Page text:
* One of the papers of. Elia.'

“Rank and Talent" you shall have, when Mrs. M

has done with 'em. Mary likes Mrs. Bedinfield much. For me I read nothing but AsTRÆA; it has turned my brain. I go about with a switch turned up at the end for a crook; and, Lambs being too old, the butcher tells me, my cat follows me in a green riband. Becky* and her cousin are getting pastoral dresses, and then we shall all four go about Arcadizing. "O cruel shepherdess ! inconstant yet fair, and more inconstant for being fair !" Her gold ringlets fell in a disorder superior to order! Come and join us. I am called the black shepherd. You shall be - with a tuft.'-—And what would have become of Mary and her pseudonyme budget, and where would have been the indivisible brother and sisterhood, the heart and home sharing they had together their whole lives through, the strong affection which defied all change of time or circumstance,—all, save the power of the great enemy who has now separated them? Was he not cruel in so doing? Would it not have been mercy to have made them sharers in death as they had been in life? to have made them go hand in hand to their last quiet home together?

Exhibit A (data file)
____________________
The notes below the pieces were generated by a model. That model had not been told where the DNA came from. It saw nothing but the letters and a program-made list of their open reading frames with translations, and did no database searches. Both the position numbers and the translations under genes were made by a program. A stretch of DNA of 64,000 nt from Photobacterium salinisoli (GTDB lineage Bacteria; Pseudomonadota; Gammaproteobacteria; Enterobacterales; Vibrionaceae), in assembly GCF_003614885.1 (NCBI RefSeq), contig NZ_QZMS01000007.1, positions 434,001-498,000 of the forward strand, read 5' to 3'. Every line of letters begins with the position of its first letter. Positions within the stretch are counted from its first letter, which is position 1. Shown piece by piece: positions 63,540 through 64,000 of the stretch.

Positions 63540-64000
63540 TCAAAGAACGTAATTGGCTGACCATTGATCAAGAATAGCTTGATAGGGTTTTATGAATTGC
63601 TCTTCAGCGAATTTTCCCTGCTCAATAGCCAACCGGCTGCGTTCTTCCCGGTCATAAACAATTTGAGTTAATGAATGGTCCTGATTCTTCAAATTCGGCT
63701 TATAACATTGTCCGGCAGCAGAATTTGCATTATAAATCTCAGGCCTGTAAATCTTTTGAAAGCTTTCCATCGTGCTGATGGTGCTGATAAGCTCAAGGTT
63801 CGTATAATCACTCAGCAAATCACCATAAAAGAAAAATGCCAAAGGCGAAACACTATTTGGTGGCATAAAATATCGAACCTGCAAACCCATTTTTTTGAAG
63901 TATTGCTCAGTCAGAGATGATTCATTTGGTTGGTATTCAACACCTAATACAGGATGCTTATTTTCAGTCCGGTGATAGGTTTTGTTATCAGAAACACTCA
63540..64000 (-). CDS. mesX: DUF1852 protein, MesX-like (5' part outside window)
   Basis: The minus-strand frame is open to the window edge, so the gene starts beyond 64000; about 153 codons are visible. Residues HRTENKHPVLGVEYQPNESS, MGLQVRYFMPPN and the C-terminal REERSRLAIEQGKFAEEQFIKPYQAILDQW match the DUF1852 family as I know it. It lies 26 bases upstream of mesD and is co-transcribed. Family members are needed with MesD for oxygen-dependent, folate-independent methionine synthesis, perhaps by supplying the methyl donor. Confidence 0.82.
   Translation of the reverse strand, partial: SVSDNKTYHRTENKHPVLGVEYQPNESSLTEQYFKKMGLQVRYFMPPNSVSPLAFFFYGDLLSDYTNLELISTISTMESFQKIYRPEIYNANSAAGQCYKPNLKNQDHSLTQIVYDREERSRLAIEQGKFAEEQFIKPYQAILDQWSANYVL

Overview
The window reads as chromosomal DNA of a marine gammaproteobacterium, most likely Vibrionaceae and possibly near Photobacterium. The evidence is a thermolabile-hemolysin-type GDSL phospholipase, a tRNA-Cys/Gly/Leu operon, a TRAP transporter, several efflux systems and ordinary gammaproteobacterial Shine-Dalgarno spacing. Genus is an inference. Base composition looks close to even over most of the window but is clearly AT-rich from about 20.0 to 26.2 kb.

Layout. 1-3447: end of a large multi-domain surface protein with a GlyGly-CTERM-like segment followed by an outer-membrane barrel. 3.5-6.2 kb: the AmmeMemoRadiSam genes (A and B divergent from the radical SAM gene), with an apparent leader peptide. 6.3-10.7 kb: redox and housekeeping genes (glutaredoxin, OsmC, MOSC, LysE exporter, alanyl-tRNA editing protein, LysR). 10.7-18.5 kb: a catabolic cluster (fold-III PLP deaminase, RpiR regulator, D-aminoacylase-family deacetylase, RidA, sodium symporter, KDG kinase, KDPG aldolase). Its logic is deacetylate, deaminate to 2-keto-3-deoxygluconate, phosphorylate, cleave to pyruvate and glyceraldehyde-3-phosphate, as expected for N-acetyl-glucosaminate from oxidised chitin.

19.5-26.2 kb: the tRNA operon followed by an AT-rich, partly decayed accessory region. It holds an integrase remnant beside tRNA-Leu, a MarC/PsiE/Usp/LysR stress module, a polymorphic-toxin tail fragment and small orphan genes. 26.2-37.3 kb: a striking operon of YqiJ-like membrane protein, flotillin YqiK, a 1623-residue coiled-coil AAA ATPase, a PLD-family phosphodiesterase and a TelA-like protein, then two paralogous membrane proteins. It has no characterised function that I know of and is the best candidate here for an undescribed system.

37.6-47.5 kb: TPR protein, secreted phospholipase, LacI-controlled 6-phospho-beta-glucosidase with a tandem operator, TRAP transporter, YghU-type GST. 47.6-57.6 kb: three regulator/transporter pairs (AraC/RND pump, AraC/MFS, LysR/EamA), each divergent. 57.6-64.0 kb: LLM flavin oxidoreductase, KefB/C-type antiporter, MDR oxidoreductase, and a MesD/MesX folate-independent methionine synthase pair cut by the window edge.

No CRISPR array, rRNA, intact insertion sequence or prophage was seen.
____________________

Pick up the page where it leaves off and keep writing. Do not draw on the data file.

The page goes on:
Coleridge, on the evening in question, spoke of death with fear; not from the dread of punishment, not from the shrinking from physical pain, but he said he had a horror lest, after the attempt to ó shuffle off this mortal coil,' he should yet be thrown back upon himself.' Charles Lamb kept silence, and looked sceptical; and, after a pause, said suddenly, One of the things that made me question the particular inspiration they ascribed to Jesus Christ, was his ignorance of the character of Judas Iscariot. Why did not he and his disciples kick him out for a rascal, instead of receiving him as a disciple?' Coleridge smiled very quietly, and then spoke of some person (name forgotten) who had been making a comparison between himself and Wordsworth as to their religious faith. “They said, although I was an atheist, we were upon a par, for that Wordsworth's Christianity was very like Coleridge's atheism; and Coleridge's atheism was very like Wordsworth’s Christianity. After some time he moved round the room to read the different engravings that hung upon the walls. One, over the mantel-piece, especially interested his fancy. There were only two figures in the picture, both women. One was of a lofty, commanding stature, with a high intellectual brow, and of an abbess-like deportment. She was standing in grave majesty, with the finger uplifted, in the act of monition to a young girl beside her. The face was in profile, and somewhat severe in its expression; but this was relieved by the richness and grace of the draperies in which she was profusely enveloped. The girl was in the earliest and freshest spring of youth, lovely and bright, with a somewhat careless and inconsiderate air, and she seemed but half inclined to heed the sage advice of her elder companion. She held in her hand a rose, with which she was toying, and had she been alive you would have expected momentarily to see it taken between the taper fingers, and scattered in wilful profusion. Coleridge uttered an expression of admiration, and then, as if talking to himself, apostrophized in some such words as these: There she stands, with the world all before her: to her it is as a fairy dream, a vision of unmingled joy. To her it is as is that lovely flower, which woos her by its bright hue and fragrant perfume. Poor child! must thou too be reminded of the thorns that lurk beneath ? Turn thee to thy monitress! she bids thee clasp not too closely pleasures that lure but to wound thee. Look into her eloquent eyes ; listen to her pleading voice; her words are words of wisdom; garner them up in thy heart; and when the evil days come, the days in which thou shalt say “I find no pleasure in them,” remember her as thus she stood, and, with uppointing finger, bade thee think of the delights of heaven—that heaven which is ever ready to receive the returning wanderer to its rest.'